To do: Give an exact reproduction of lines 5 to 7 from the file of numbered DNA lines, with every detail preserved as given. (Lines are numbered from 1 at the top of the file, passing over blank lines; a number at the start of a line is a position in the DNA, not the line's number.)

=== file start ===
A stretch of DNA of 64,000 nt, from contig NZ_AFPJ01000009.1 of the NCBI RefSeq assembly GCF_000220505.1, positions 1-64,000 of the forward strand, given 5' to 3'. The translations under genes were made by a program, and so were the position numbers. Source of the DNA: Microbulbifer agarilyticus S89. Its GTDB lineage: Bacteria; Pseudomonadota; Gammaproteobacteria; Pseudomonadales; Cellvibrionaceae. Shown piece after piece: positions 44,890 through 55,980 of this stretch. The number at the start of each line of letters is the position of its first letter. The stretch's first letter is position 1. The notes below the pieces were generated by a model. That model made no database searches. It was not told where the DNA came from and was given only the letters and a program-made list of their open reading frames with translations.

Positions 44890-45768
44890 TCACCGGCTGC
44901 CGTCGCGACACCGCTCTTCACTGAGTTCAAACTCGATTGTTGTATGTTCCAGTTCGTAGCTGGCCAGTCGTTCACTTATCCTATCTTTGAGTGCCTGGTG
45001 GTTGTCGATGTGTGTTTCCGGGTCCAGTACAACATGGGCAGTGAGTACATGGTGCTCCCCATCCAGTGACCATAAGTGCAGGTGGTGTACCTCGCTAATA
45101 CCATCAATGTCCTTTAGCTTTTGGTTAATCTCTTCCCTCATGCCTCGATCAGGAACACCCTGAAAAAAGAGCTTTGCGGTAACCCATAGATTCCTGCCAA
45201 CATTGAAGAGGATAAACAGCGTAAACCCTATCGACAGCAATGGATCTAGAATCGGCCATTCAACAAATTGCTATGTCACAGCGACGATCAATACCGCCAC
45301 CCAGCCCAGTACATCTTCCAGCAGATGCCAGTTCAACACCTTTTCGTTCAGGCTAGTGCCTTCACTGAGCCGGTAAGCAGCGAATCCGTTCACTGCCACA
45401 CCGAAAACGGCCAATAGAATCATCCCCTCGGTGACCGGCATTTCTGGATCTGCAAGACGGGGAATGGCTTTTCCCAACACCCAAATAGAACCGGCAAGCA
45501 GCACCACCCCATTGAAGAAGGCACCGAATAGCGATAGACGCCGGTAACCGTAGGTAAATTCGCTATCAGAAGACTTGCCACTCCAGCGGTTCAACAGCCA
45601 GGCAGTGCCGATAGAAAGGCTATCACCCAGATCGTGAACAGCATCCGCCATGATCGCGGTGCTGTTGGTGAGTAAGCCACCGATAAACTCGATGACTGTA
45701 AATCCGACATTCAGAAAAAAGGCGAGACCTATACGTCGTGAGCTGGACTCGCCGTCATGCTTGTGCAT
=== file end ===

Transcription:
45001 GTTGTCGATGTGTGTTTCCGGGTCCAGTACAACATGGGCAGTGAGTACATGGTGCTCCCCATCCAGTGACCATAAGTGCAGGTGGTGTACCTCGCTAATA
45101 CCATCAATGTCCTTTAGCTTTTGGTTAATCTCTTCCCTCATGCCTCGATCAGGAACACCCTGAAAAAAGAGCTTTGCGGTAACCCATAGATTCCTGCCAA
45201 CATTGAAGAGGATAAACAGCGTAAACCCTATCGACAGCAATGGATCTAGAATCGGCCATTCAACAAATTGCTATGTCACAGCGACGATCAATACCGCCAC